Sunday, September 21, 2008

Bad Science via the BDR

How, you may ask, does "angry at Wall Street" qualify as a Bad Science hed? We're going to get there, but we're going to take the Birders' Direct Route, which may entail a few twists and turns.

Log fans probably noticed Mark's post yesterday on the "Factoid Acquisition Device": that marvelous human facility that allows for the use of anecdotes to illustrate social or cultural points that your readers (students, trainees, acolytes, consumers) probably ought to be aware of, even if the anecdote at hand -- "Chrysler Imperial" means "please fondle my buttocks" in Hungarian, or something -- is entirely fictional and has been debunked repeatedly.

Like medicine that works but tastes awful, the government bailout of Wall Street may help Main Street families -- but only by causing them considerable discomfort.

What does this have to do with science? We're getting there. (Ar ar ar! Kirtland's Warbler off the port bow! All hands aft to splice the mainbrace!) The FAD is a special case of a more general phenomenon: Stuff that Ought To Be True. "Americans angry at Wall Street" (the hed on the story online is "Americans take out frustrations with Wall Street") presents a slightly different situation: not a specific condition that needs illustrating, but a condition or concern that, to the writer's mind, ought to be true (and might be, any second), even if it isn't true yet. That's where the science connection comes in.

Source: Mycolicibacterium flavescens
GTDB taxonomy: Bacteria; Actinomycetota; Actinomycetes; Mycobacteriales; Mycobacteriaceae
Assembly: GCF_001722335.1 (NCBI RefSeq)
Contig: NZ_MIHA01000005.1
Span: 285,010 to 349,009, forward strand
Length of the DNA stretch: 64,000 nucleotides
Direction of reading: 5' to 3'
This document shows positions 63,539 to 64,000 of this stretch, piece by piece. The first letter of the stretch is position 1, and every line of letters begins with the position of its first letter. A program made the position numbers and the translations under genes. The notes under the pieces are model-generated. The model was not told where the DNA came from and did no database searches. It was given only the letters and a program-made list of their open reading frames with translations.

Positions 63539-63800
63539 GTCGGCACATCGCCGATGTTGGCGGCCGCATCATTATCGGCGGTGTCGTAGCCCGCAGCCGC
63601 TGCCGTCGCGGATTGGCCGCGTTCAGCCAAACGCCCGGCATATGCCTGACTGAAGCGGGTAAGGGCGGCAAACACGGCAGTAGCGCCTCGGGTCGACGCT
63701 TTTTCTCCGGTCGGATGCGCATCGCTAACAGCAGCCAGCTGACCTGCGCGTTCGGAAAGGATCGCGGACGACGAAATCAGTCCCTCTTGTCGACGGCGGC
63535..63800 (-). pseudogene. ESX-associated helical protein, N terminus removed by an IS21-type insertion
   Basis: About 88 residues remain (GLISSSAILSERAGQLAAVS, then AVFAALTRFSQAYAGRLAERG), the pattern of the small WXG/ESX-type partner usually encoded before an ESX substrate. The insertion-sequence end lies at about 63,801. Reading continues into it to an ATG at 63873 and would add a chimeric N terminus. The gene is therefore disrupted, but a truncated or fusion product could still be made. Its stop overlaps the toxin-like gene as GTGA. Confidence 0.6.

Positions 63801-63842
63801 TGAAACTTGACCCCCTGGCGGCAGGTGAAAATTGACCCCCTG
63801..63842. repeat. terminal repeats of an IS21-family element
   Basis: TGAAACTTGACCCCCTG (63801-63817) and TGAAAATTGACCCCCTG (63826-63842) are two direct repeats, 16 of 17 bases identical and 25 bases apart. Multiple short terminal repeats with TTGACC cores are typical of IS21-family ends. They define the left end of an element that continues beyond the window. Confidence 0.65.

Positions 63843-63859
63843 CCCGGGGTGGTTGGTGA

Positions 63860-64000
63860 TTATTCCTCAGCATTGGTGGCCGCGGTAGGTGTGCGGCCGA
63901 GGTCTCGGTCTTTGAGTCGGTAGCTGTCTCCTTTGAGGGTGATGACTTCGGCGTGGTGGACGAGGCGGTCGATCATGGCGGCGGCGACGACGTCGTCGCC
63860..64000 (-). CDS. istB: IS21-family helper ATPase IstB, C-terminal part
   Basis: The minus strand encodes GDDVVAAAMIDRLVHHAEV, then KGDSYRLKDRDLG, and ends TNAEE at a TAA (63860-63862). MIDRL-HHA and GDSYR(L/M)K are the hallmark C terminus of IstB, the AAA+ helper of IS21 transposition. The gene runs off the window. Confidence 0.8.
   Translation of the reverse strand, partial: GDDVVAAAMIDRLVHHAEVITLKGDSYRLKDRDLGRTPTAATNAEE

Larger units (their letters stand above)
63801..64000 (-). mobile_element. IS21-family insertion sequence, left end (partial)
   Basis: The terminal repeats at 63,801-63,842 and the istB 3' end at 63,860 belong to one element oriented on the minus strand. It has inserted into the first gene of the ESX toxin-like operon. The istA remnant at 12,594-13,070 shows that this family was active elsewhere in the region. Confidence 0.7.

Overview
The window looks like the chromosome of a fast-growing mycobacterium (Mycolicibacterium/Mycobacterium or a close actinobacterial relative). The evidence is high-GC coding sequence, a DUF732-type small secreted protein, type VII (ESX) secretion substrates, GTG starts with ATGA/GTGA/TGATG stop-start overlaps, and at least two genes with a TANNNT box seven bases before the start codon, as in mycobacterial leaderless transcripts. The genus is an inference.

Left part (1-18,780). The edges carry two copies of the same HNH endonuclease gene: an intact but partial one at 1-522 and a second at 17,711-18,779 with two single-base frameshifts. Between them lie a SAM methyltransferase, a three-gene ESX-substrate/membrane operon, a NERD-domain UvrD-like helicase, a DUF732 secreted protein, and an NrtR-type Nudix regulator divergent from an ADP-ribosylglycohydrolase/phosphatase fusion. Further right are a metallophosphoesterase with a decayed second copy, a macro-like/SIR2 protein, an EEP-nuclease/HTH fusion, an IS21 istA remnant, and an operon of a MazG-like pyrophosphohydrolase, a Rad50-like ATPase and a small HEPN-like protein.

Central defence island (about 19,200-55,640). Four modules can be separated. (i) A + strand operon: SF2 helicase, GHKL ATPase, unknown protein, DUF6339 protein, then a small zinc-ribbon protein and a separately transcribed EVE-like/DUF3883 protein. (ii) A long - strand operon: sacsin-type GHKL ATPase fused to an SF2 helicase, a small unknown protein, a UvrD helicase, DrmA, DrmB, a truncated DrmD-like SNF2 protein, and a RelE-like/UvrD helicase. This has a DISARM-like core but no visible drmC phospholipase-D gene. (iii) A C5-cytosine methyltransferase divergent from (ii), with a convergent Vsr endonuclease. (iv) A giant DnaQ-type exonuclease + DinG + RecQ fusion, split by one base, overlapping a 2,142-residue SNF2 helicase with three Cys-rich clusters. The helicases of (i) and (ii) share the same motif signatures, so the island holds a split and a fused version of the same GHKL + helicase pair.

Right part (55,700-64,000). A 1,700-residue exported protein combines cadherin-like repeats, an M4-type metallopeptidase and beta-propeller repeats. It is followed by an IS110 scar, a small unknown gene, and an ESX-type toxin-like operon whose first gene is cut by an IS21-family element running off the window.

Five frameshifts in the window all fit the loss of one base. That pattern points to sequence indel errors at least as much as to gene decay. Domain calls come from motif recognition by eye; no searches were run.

Read the story and you'll note that there's no there there -- more precisely, there's no Main Street there. (OK, there's a retiree from Livonia and an electrician from New Baltimore, but they're two-sentence-each players.) The evidence doesn't support the idea that Americans are angry, because there isn't any evidence. It isn't that kind of story. It's about what Americans ought to be thinking.

That's not why science (or non-science) tales like the bit about whether women talk more than men show up in the paper. But it does suggest why the Politico folks can put a lede like "In a report sure to spark a national conversation on race" on its coverage of the AP survey that got a bunch of coverage yesterday: Americans might not be talking about it yet, but they ought to be. I think, in a way, it might have something to do with some of the concerns you see about media effects -- whether the infamous "Daisy ad" cemented the 1964 election, or whether a single ad actually peels voters away from one candidate and gives them to another (hint: no). An issue gets the image or the reputation of being so important you can't afford to be wrong about it, so ... right or wrong, the story goes in. If you aren't concerned yet, you ought to be.

Overall, this category of stuff isn't necessarily as malevolent as some categories of too-good-to-check-out coverage. That doesn't mean it's good. You aren't making people smarter if you tell them stuff that isn't supported by what's knowable, and there's always a chance you'll get caught.

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